The Open Quality Standards Initiative (OQSI) was established in 2010 to develop specifications and recommendations for practical due diligence procedures that uphold quality standards for the design, implementation and operations management of online/cloud project cycle and portfolio management (PCPM) systems. Due diligence procedures represent an important assurance for investors and donors in helping them assess the quality of a project, and, in the light of those due diligence components that provide information on design optimisation and risk, an ability to assess the likelihood of success. Due diligence procedures are actions that should be a basic criterion for funding on the part of investors and donors and a professional obligation on the part of those identifying, designing and implementing projects.
This work focuses on generic principles as well as on the specificity of issues surrounding projects in different economic sectors. Particular emphasis is given to agriculture and natural resources domains (research, innovation and economic development) which face significant challenges in the area where decision-making is characterised by considerable uncertainty. OQSI work is distinct in that it places particular emphasis on the advances in decision analysis, logic & analytical techniques. The objective is to secure more economic, efficient and effective project operations management and a significant reduction in project failure rates.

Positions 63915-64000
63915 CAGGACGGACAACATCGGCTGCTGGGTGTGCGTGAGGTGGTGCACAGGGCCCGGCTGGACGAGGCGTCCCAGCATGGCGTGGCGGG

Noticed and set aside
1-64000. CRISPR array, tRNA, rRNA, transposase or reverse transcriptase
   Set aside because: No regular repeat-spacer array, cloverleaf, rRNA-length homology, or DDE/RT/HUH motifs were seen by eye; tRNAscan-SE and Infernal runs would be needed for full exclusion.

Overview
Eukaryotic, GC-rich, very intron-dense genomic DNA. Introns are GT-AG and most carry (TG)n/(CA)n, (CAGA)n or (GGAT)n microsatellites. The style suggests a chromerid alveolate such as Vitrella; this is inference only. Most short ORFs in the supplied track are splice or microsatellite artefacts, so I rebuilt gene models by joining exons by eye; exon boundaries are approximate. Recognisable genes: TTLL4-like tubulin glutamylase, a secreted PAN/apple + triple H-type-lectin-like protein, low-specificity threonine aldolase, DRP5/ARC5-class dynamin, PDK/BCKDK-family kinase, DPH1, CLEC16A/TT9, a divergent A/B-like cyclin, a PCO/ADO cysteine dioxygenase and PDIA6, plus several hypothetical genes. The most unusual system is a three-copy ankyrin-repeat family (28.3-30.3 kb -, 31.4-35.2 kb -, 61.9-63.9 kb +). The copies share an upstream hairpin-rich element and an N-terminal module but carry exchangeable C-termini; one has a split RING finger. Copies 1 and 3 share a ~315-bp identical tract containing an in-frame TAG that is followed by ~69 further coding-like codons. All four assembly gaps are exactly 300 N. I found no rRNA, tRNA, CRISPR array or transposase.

General references: Wapenhans, World Bank, 1992, Loan portfolio performance review (internal report); McNeill, H.W., & Belko, F., "Towards more effective Project Management", DAI, GBF, London, 2011, ISBN: 978-0-907833-02-4; SEEL-Systems Engineering Economics Lab, 2017, Estimated financial losses arising from lower than expected economic development project performance.
Recent studies on project successs rates indicate that in excess of 55% do not achieve objectives (PlanView). Overall something like 20-25% of projects are a complete failure and total financial loss. The other 30-35% have a range of losses from 5%-95% or an average of 50% of funding. This provides an estimated global financial loss equivalent to 37.5% total outlays on economic development funding. Latest fiures on aid funding can be obtained from OECD-library website.